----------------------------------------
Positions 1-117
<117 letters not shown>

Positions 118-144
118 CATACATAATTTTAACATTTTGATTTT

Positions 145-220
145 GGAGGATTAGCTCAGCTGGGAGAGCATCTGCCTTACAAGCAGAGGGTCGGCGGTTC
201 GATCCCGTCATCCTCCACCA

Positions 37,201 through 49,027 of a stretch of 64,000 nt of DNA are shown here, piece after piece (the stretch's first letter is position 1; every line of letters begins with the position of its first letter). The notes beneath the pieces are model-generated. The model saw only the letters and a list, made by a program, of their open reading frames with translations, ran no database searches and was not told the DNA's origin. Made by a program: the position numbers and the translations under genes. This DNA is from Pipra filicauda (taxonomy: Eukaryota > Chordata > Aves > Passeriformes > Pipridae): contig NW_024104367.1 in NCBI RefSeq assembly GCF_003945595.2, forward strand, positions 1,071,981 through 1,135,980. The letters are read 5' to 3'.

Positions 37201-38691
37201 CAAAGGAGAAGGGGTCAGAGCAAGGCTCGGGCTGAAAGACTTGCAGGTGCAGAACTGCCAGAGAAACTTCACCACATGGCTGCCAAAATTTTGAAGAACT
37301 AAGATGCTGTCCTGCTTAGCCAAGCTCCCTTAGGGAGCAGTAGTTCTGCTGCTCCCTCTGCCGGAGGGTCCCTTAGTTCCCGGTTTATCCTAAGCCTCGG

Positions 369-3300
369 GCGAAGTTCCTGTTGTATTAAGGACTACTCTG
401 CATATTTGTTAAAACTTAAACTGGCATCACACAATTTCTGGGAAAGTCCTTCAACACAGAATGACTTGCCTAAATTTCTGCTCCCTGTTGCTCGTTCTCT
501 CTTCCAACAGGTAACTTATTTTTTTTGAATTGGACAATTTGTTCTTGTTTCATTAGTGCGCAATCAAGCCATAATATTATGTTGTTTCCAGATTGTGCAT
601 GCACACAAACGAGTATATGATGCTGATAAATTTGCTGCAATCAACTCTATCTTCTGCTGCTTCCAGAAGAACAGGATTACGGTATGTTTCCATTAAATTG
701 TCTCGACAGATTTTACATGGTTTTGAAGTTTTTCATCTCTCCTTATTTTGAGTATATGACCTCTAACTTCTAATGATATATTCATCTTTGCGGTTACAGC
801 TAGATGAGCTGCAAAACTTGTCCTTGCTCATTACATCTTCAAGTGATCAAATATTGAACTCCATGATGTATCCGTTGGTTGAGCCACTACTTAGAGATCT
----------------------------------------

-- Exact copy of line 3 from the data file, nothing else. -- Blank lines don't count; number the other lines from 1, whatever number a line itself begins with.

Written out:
Positions 118-144